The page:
Back at CES 2014, Razer unveiled an ambitious new concept called Project Christine. For those unfamiliar, Project Christine is basically where Razer plans to build a completely modular PC where parts can be swapped out as easy as sliding it out from its slot and putting in a new one.
This is compared to current PC building where users will have to struggle with screws, bolts, washers, and also figure out which wire goes onto which port on the motherboard, and so on. Not to say that it is extremely difficult to do, but it’s definitely not for those who aren’t as tech savvy.
Razer’s Project Christine aims to do away with the complexity but unfortunately it seems that the project is struggling to get off the ground, namely due to OEMs who seem more concern about profits as opposed to embarking on something completely new and unique.
Speaking to the folks at Polygon, Razer’s CEO, Min-Liang Tan, expressed some of his frustrations when he approached OEMs with his idea. “We’ve been trying to speak to other OEMs and I think the response has been generally, ‘OK, what’s the forecast for this? How many units are you going to ship? What are the margins?’ and stuff like that where we’re being very open with them to say, ‘Look, we don’t know.’”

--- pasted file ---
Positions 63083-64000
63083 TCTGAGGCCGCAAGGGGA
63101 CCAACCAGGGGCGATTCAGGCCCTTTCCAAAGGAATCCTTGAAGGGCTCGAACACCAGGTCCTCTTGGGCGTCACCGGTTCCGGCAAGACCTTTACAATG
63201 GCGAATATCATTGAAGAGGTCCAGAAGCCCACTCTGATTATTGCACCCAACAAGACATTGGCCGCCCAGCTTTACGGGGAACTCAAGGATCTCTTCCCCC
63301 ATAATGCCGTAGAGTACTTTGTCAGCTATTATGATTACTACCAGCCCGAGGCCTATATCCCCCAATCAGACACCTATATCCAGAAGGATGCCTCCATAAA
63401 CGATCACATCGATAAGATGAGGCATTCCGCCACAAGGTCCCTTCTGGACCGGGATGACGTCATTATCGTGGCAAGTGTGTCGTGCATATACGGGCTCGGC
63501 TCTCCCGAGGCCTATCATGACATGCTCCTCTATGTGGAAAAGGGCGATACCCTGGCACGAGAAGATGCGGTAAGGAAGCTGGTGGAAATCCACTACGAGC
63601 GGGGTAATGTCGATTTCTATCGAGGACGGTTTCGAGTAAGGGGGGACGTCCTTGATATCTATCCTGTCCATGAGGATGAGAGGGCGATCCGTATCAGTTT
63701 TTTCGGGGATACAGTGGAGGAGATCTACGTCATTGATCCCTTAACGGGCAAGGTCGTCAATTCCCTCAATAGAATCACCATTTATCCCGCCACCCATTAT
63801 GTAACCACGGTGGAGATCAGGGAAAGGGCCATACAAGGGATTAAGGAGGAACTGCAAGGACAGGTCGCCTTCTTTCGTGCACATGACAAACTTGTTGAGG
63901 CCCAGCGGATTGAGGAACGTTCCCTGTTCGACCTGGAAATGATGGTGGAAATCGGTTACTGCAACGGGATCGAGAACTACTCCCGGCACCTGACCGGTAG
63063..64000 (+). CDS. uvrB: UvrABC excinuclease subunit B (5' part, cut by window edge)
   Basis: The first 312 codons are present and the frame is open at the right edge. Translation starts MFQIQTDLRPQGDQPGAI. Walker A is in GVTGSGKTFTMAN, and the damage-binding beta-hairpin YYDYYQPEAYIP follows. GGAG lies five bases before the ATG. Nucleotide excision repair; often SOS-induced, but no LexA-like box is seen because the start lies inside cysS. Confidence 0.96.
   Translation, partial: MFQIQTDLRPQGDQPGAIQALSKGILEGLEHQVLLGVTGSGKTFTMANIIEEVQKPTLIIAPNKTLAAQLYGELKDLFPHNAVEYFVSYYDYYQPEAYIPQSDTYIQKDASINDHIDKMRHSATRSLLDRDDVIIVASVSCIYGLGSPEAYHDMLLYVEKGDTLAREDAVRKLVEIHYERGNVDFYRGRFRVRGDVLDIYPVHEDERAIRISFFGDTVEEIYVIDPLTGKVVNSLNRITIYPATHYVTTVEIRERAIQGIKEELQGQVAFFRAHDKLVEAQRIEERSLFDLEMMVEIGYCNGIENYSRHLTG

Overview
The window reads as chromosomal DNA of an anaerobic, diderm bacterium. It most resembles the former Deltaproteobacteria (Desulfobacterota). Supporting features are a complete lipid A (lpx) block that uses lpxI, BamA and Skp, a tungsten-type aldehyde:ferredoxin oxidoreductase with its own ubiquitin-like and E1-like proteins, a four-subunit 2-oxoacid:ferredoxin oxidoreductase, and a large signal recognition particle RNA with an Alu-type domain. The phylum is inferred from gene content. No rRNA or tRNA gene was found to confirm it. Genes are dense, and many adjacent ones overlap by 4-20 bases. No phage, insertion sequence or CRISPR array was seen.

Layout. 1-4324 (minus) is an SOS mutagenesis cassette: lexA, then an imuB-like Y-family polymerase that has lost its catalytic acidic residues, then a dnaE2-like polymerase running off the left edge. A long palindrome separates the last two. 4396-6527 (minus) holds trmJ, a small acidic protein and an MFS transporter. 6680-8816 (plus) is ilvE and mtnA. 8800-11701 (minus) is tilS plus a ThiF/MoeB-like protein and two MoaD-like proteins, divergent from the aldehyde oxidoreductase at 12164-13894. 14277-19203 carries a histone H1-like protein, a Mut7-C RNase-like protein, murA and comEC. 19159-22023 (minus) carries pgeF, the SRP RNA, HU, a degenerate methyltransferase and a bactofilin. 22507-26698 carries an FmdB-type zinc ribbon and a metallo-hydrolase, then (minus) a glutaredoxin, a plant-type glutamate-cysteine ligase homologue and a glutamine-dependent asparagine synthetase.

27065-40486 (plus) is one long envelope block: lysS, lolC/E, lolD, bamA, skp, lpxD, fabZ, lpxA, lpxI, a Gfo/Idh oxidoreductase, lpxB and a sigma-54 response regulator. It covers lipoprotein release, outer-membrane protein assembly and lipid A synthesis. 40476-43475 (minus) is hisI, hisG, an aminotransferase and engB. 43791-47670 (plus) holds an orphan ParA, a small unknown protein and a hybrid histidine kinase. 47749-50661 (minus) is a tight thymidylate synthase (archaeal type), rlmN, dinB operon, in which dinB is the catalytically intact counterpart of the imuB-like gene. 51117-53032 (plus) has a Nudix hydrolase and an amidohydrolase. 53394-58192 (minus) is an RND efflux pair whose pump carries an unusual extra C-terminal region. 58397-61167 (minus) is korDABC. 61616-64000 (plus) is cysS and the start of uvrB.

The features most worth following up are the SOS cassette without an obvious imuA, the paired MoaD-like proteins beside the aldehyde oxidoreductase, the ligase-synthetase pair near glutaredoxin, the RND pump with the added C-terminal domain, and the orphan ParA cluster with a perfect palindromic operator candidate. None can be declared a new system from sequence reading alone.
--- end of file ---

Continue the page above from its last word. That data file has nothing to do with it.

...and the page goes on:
It is understandable that OEMs will be concerned about profits and revenue. After all why would they sink potentially millions of dollars, time, and manpower into a project that has no potential of succeeding, right?
Tan also stated that Razer’s interest in Project Christine is to be part of the ecosystem and that they’re willing to open the project up to everyone as opposed to mainly generating profits. “We’re trying to encourage the rest of the OEMs, and we’re literally telling them, ‘Look, we’re not going to make a cent out of this. We just want to be part of an ecosystem; we’re happy to open this up to everyone to do that.’”
At this rate we’re not sure if Project Christine will take off, which would be extremely unfortunate given that Project Christine is probably one of the more interesting PC concepts that we’ve seen in a long time, and with PC sales reportedly on the decline, perhaps it needs something like Project Christine to help reinvigorate it. What do you guys think?